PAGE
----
Cloning was once the stuff of science fiction, but today it is commonplace. Scientists clone genes to fight cancer. Unsavory artists produce paintings that so closely replicate masters, even art dealers don’t detect flaws. If you’ve nabbed a pair of “Nike” running shoes for a few bucks, you know where this is leading: cloning has both good and bad outcomes.
Have you ever imagined what it would be like to clone yourself? You would always have someone to run with when everyone else in your world is busy. Your clone’s shoes, clothes and habits would fit perfectly with your lifestyle and suit your taste. And suppose you fancy a run at 2 a.m.? Just wake up your clone (if he’s not up already!).
We’ve considered the impact cloning has in the 21st Century and share our findings with you.
A short lesson in genetics
If you have identical twins in your family, you’ve already met clones. One can be left-handed while the other is strictly right-handed. Identical twins share everything; some say they read each others’ minds, and who are we to disagree?
Females of all species have produced twins over time, but intentional cloning was the domain of science — until a geneticist decided to make a carbon copy of a sheep named Dolly back in 1997. Since then, cloning experiments have grown ever so much more sophisticated.
From sheep to shoes
What happened when the word clone became embedded in the world’s nomenclature? Nefarious entrepreneurs concluded that “knocking off” existing consumer goods and replicating them for commercial sale was doable, despite copyright laws enacted by governments to prevent this type of theft from proliferating.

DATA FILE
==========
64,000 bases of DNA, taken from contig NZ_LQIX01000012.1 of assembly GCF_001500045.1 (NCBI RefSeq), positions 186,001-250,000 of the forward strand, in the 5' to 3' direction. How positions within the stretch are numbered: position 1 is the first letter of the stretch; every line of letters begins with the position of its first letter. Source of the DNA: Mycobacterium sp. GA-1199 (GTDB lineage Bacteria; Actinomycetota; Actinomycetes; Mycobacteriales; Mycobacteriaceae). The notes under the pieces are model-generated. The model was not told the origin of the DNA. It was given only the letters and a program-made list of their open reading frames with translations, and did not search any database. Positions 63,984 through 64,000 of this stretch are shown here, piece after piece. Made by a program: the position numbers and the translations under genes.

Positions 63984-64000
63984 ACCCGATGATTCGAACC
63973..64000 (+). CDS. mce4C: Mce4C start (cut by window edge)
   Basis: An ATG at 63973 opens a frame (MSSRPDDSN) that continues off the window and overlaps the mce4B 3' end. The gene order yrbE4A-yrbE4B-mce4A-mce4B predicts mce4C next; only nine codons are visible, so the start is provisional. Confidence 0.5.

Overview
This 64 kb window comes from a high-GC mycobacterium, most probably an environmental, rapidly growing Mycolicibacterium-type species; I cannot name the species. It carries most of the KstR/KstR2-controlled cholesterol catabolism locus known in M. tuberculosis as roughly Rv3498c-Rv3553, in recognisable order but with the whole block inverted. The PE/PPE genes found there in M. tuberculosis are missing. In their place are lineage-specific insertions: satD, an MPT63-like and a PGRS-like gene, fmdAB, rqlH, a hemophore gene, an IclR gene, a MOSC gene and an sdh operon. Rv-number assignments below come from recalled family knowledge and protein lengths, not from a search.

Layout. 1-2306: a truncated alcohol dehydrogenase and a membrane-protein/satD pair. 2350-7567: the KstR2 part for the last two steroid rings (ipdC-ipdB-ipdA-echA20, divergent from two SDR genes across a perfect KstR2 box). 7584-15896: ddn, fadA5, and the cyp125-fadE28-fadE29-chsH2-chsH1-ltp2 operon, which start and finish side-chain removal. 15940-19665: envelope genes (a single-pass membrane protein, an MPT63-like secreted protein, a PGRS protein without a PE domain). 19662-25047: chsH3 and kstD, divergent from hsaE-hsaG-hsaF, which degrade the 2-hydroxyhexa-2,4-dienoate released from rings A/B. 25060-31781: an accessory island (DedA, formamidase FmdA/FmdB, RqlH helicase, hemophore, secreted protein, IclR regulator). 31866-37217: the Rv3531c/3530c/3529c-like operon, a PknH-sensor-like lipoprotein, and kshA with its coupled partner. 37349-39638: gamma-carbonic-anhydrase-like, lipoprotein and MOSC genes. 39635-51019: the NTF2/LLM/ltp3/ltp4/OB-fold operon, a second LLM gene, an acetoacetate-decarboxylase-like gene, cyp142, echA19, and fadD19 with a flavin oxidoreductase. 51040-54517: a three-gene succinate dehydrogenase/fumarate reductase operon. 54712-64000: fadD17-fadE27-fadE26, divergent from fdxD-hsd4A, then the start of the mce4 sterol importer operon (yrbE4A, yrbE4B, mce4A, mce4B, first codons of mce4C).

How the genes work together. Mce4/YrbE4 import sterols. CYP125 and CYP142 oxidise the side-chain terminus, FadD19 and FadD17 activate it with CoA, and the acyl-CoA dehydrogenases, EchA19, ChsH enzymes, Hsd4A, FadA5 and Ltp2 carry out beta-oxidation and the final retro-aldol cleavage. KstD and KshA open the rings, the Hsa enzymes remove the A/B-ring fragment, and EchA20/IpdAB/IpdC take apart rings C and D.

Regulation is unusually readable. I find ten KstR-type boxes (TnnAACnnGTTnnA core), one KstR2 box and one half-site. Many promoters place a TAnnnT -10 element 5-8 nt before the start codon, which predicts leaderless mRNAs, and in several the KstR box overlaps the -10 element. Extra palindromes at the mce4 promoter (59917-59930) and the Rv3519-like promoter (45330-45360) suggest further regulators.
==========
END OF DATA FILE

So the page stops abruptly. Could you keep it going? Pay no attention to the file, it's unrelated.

How to get around these laws? Turn to a nation like China where patents, copyrights and trademarks can’t be enforced.
If you have followed the growth of China’s commercial markets, you know how quickly the nation became an epicenter for illegal product duplication. As consumer demand for knock-offs grew, nothing was sacrosanct.
Want a Rolex? A Coach handbag or any branded sporting goods? Bootlegged products flow into markets by the container load these days, landing on push carts, back alley shops and off-the-beaten track markets. Knock-off specialists benefit most from direct sales via online shops. When it comes to athletic shoes, this market is huge.
The story of Uncle Martian
To understand how blatant cloning has become in the 21st Century, we share with you a recent story about how an Under Armour brand was ripped off despite the fact that the brand is copyright- and patent-protected under international intellectual property laws.
Crafty Chinese companies are seeking to capitalise on the fame of their better-known foreign counterparts. The Chinese sports apparel company launched the brand, Uncle Martian with a logo identical to Under Armour and slapped it on every piece of Uncle Martian sportswear.
Under Armour joins an increasingly crowded field of international sportswear design houses regularly ripped off by Chinese companies who produce knock-offs. Surf the web and as long as you have a credit card and shoe size, you can order an Under Amour clone, or a Nike clone for that matter.
With no fear of being punished, sued or prosecuted, Chinese companies like Qiaodan aren’t afraid to churn out cheap versions of athletic shoes which sounds like the Mandarin pronunciation of “Jordan”. Is the quality of these shoes equal to the originals? Rarely, if at all.
Why China is the world’s product clone capital
When “New York Times” investigative reporter Nicholas Schmidle wrote “Inside the Knockoff-Tennis-Shoe Factory” about China’s flourishing athletic shoe knock-off industry, he wasn’t prepared for what he found: a cycle of commerce that’s truly clever. He interviewed Chinese manufacturers who took pride in reproducing styles faithfully and was told that the process is almost effortless.
In one instance, an Italian retailer didn’t want to carry original Nike running shoes from the U.S. manufacturer, so he simply contacted a Chinese athletic shoe manufacturer, sent over the style shoe he wanted and within months, shoes appeared on shop shelves in Italy.